In November last year, Wellington City Councillors gave the green light to a set of changes designed to make The Parade safer, including putting separated cycle lanes through the main shopping centre to provide a continuous safe biking and scooting connection through the suburb for the first time.
The planned safety improvements include slightly wider traffic lanes, improved visibility at driveways and intersections, and clearer road and bike lane markings. Concrete buffers to provide greater protection for people on bikes and scooters, and something for people to park next to and unload on to, are also planned. The buffers will be very similar to the ones in Rongotai Road in Kilbirnie.
As well as being safer for everyone, the changes will give The Parade an improved and consistent look and feel over the 1.6 kilometres from the Dee Street roundabout to Reef Street.
The traffic resolutions open for feedback are an opportunity for people who live on, use or are familiar with the route to make suggestions or provide information to help fine-tune the safety and related parking changes.
To widen traffic lanes, make things safer through the shops, and improve visibility around driveways and intersections, there would be on-street parking for 105 to 125 vehicles between Dee and Reef streets compared with about 205 now.
The feedback is one of the things the Council’s Pūroro Āmua Planning and Environment Committee will consider when it makes final decisions on 10 March.
If approved, work to make The Parade safer will get under way in late March/early April in tandem with essential routine resealing work that is needed to protect and maintain the road.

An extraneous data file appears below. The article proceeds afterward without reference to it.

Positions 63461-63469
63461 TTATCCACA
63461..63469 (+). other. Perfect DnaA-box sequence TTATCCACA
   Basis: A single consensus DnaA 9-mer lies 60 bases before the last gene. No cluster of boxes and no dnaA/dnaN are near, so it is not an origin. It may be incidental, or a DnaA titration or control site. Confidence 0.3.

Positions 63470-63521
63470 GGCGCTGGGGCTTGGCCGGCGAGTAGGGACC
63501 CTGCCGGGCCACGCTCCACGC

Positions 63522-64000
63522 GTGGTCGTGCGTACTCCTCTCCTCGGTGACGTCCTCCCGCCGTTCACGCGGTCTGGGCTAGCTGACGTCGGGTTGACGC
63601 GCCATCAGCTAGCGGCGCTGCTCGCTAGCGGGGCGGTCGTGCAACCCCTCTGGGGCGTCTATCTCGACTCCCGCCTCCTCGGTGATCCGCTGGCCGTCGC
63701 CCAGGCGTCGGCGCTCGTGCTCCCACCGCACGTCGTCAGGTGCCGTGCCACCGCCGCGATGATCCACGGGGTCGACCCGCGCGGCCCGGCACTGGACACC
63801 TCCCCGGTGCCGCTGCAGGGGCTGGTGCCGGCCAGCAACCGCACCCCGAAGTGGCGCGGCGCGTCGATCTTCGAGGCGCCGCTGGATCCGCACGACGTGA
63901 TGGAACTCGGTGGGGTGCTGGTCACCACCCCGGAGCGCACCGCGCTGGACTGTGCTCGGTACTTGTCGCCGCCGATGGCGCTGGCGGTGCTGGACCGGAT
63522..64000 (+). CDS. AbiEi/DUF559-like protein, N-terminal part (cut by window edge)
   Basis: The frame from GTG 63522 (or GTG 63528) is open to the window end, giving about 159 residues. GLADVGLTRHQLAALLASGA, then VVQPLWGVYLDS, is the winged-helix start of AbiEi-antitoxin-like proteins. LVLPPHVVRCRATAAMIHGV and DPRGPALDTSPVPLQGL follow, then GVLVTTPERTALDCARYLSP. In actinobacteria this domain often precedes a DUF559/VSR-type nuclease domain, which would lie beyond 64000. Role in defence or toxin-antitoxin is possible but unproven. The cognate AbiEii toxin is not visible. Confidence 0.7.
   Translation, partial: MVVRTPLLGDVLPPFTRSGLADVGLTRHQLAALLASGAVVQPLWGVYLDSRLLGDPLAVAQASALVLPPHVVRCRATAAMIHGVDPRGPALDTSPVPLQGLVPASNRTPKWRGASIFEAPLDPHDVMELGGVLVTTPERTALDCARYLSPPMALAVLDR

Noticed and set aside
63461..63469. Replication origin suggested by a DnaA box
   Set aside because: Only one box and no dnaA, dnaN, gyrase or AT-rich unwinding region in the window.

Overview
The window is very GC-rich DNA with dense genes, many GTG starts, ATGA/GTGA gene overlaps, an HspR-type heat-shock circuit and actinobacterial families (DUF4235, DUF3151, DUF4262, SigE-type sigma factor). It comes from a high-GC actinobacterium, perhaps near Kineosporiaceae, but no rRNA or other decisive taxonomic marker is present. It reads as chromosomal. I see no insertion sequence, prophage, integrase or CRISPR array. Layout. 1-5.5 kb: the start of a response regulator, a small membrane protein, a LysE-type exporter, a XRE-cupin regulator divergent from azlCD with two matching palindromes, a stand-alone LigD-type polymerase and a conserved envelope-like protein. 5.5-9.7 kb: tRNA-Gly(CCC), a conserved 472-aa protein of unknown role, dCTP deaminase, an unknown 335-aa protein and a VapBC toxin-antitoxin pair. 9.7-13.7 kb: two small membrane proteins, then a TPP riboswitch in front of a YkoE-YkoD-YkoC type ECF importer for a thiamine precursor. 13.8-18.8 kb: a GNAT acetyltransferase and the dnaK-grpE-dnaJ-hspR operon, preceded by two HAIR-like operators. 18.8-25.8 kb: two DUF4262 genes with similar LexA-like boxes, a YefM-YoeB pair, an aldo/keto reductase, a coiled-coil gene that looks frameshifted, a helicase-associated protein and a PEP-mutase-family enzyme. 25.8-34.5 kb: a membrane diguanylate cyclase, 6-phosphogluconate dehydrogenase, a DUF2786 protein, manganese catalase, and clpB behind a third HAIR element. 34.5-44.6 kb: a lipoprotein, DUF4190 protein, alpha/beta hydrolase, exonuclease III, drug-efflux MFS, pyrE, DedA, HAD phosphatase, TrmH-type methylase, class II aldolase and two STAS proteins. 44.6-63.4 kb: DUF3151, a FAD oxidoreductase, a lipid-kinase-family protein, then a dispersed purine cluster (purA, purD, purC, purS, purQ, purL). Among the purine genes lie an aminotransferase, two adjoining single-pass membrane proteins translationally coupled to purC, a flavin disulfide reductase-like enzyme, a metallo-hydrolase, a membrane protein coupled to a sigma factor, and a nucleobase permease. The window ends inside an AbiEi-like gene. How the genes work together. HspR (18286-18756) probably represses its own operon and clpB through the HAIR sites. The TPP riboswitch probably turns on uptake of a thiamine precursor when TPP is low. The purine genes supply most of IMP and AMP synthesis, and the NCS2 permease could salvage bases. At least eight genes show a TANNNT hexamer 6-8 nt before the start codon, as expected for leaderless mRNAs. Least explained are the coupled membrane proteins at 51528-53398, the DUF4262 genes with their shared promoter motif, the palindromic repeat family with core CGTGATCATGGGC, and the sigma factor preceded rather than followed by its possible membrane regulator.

Mayor Andy Foster says this has been a long running issue requiring resolution and thought as there are a range of views.
“I believe what we are planning is a pragmatic, cost-effective solution that will provide a safe and consistent layout for The Parade, in the context of wider city transport planning.”
Deputy Mayor Sarah Free says the funding agreed through last year’s Long-term Plan and the November decision have provided a clear way forward to speedily resolve some of the most pressing safety issues, while acknowledging the fact that The Parade is likely to be redeveloped as a mass rapid transit (MRT) route in the future.
“Getting on with these improvements fits with the Council’s goal to develop a city that is safe and easy to get around for everyone. It also means we can focus on our commitment to build a citywide bike network and prepare for future mass transit and a low carbon future,” says Deputy Mayor Free.
Pūroro Āmua Chair Councillor Iona Pannett says in reaching the November decision, Councillors endeavoured to balance competing community priorities and the responsibility to make sure people using The Parade are as safe as possible.
“We had to carefully weigh up commitments already made to the community, Let’s Get Wellington Moving proposals for MRT, plans for the wider bike network, and getting on and delivering on our climate change response.”
Separate funding has also been budgeted for an upgrade of the shopping centre. Discussions with local businesses about possibilities will happen in coming months.
A local area-based parking plan is also being developed based on parking analysis and community feedback.
The proposal details and feedback form can be found on transportprojects.org.nz